MOSCOW, JAN. 7 -- Soviet Vice President Gennady Yanayev hinted today that Foreign Minister Eduard Shevardnadze, who stunned the world last amonth by announcing his resignation, may stay in his post.

Asked by reporters about Shevardnadze's status, Yanayev said: "In politics and personnel issues, prognoses of things are dangerous. . . . I never said anywhere that there would be a new foreign minister. Why do you exclude that Shevardnadze might remain?"

In a Dec. 20 address to the Soviet Congress of People's Deputies, Shevardnadze issued an emotional warning against what he said was a rising danger of dictatorship in the country, then clearly took President Mikhail Gorbachev by surprise by announcing his resignation.

Shevardnadze's spokesman, Vitaly Churkin, has called the decision to resign "irreversible," and other high-ranking aides have said they saw little possibility that the foreign minister would change his mind after such a dramatic gesture.

Yanayev, who was named vice president on Dec. 27, heads a committee charged with selecting and defining the powers of a newly approved presidential cabinet and government ministers. One of Gorbachev's closest aides, Giorgi Shakhnazarov, said he was surprised by Yanayev's comments.

Gorbachev and Shevardnadze -- longtime close allies in the Soviet hierarchy -- are known to have spoken several times since the resignation announcement, but details of those conversations havve not been made public. The Soviet leader, who called the resignation "unforgivable," has said he hoped Shevardnadze would remain in the leadership.

In an interview this week with the newspaper Moscow News, Shevardnadze showed no signs of reversing his decision and said he was hoping to start a foreign-policy analysis institute this year.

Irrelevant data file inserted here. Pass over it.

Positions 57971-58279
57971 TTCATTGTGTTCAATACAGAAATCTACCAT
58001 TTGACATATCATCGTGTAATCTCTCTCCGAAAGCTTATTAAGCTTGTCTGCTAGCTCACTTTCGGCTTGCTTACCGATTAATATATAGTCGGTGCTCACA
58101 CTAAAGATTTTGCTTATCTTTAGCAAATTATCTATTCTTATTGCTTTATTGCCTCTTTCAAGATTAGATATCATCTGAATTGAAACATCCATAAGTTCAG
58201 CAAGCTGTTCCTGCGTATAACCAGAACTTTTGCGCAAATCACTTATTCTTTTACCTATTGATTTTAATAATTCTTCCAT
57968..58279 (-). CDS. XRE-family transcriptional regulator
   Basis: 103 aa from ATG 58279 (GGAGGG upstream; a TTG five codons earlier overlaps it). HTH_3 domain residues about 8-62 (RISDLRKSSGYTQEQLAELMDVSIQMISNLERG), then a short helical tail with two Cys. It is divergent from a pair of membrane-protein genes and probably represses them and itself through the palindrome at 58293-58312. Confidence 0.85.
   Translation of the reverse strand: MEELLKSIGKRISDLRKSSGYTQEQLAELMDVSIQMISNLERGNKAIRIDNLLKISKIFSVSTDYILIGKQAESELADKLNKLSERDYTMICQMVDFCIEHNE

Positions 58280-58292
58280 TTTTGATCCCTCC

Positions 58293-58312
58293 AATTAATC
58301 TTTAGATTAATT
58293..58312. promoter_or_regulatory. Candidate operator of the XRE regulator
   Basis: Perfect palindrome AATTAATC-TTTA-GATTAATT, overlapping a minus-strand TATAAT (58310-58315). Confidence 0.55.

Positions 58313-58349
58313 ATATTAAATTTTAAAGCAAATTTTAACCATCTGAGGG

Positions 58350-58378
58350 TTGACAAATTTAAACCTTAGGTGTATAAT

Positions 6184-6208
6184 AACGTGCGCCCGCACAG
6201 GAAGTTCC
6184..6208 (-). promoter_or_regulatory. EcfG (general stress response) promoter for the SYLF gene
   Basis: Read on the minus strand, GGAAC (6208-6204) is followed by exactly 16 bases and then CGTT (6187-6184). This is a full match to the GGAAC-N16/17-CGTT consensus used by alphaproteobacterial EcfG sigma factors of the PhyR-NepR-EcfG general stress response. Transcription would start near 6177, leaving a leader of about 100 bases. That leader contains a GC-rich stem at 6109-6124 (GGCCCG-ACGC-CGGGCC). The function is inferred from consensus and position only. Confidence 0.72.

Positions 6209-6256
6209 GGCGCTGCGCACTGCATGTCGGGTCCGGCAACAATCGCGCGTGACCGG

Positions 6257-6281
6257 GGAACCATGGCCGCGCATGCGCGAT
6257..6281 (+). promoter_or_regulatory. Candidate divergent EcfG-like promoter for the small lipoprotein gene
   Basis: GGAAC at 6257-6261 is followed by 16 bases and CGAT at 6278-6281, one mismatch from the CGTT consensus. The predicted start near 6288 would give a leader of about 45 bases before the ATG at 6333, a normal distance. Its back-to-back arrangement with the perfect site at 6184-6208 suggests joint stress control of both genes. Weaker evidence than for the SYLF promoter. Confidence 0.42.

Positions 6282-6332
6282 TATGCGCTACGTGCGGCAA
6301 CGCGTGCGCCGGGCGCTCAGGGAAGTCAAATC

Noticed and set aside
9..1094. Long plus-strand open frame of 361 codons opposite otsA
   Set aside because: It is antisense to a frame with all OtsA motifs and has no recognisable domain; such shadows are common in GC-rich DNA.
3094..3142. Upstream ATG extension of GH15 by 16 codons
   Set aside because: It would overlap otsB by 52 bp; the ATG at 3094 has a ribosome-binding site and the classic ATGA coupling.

Among several candidates the Kremlin leadership is said to be considering as a replacement for Shevardnadze are Alexander Bessmertnykh, the ambassador in the United States; Alexander Dzasokhov, the Communist Party's chief ideologist; Yevgeny Primakov, Gorbachev's special Middle East envoy; and Yuli Vorontsov, a deputy foreign minister who oversaw the withdrawal of Soviet troops from Afghanistan.

Yanayev said -- as has Gorbachev and others here previously -- that a change in foreign ministers would not change the course of Soviet foreign policy. But some foreign-policy analysts here say they sense a distinct shift in emphasis, that officials are now asking more frequent questions about how certain foreign-policy developments serve the interests of the Soviet Union.

"The policy of 'common human values' in the past several years was wonderful and won a Nobel Prize {for Gorbachev}, but people are beginning to ask what has it gotten the country," said Andrei Melville, a well-known expert on U.S.-Soviet relations.

"When you look at the degree of retreat and concessions on issues like German reunification or the various arms-control pacts, there is a certain pride, but also a sense of 'Where's the beef?' What have we gained?" Melville said. For example, food aid sent by Germany to avert possible famine in the Soviet Union this winter "has gotten a lot of publicity, but, really, it's just peanuts. It's not just reactionaries who are asking these questions. It's even good liberals like me."